Alliance urges Government rethink of cuts to National Rental Affordability Scheme

8 February 2011

The National Affordable Housing Summit has arrived in Canberra to urge the Federal Government to reverse its plan to cut subsidies for private investment in low-rent housing through the National Rental Affordability Scheme (NRAS).

The group said today:

“The Government’s proposed cut is ill-considered, alarmingly short-sighted, and a grave setback for tens of thousands of people who desperately need affordable housing.

“NRAS provides subsidies for private investors who agree to build new rental housing and charge rents at least 20% below market rates. It creates highly cost-effective partnerships between those investors, State and local governments and non-profit housing organisations. It avoids the problems of stigma and tension which can afflict large housing estates.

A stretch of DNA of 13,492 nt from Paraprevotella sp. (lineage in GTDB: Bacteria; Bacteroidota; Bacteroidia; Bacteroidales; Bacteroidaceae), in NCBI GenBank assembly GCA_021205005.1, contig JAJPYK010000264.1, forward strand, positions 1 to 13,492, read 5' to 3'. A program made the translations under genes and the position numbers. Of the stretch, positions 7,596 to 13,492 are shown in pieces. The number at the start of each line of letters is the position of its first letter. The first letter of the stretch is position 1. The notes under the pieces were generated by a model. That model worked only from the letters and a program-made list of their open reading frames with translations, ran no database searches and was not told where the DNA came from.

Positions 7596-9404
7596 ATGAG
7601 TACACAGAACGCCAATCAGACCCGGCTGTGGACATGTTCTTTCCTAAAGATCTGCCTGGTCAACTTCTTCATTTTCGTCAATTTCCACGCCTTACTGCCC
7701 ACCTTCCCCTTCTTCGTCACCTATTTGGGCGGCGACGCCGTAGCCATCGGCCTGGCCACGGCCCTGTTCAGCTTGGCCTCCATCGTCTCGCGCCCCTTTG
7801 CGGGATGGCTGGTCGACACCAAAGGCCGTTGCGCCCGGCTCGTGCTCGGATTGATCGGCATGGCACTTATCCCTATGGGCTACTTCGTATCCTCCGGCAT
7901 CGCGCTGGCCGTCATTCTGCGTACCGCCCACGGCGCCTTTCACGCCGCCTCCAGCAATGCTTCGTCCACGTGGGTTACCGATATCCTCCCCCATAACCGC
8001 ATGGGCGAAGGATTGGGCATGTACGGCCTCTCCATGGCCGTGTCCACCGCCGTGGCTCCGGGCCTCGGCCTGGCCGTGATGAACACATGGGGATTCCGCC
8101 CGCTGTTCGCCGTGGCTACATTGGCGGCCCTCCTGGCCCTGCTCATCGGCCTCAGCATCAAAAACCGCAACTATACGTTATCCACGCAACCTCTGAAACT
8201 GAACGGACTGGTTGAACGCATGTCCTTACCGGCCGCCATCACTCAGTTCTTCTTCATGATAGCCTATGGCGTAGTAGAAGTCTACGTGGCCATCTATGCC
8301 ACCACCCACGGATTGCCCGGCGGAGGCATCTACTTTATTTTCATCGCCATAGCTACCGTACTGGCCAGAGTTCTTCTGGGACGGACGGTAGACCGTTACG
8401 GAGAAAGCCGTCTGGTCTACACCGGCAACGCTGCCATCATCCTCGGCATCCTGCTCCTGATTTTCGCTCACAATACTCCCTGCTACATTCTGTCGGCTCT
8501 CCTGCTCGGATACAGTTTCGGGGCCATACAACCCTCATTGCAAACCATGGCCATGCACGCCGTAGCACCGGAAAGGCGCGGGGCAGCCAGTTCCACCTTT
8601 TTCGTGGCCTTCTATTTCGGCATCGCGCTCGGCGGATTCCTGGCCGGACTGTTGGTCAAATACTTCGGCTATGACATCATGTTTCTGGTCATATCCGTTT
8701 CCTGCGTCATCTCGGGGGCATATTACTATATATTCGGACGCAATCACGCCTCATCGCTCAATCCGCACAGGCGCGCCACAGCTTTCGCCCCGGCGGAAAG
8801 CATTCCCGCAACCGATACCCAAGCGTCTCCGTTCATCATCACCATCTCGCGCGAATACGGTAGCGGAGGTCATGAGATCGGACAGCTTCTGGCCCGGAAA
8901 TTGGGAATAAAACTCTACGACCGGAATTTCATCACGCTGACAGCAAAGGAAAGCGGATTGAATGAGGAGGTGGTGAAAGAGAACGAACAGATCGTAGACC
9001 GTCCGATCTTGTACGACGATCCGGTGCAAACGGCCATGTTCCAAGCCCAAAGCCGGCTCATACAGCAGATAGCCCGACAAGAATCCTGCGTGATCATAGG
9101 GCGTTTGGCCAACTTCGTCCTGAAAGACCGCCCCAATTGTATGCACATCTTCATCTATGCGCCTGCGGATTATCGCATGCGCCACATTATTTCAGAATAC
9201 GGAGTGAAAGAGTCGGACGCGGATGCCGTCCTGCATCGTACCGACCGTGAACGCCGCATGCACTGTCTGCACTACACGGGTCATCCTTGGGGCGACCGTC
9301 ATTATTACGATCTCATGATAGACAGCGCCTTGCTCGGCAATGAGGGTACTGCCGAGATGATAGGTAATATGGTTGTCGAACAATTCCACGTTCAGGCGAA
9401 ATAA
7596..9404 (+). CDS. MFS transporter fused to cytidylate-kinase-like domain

“The scheme was established three years ago and, despite the GFC, has been gathering good momentum as potential participants begin to appreciate its strengths. A similar scheme in the US took more than five years to gather similar momentum but has now operated very successfully for more than twenty years.

“The Government promised enough funding to develop 50,000 dwellings, with a further 50,000 if needed, but has now capped the scheme at 35,000. This cut is already severely threatening the plans of housing providers who have developed their operations to utilise the scheme and is eroding the confidence of potential investors. A scheme of this kind cannot be turned on and off like a tap.

The chair of the Summit group, Julian Disney said, “it is essential that the responsible Minister, Tony Burke, announces in his forthcoming statement on affordable housing that growth to the promised total of 50,000 dwellings will resume by no later than 2014 and be achieved by 2015.”

For further information and interviews, contact Fernando de Freitas on 0419 626 155

The Summit group includes National Shelter, the Housing Industry Association, Community Housing Federation of Australia, Australian Council of Social Service and Australian Council of Trade Unions.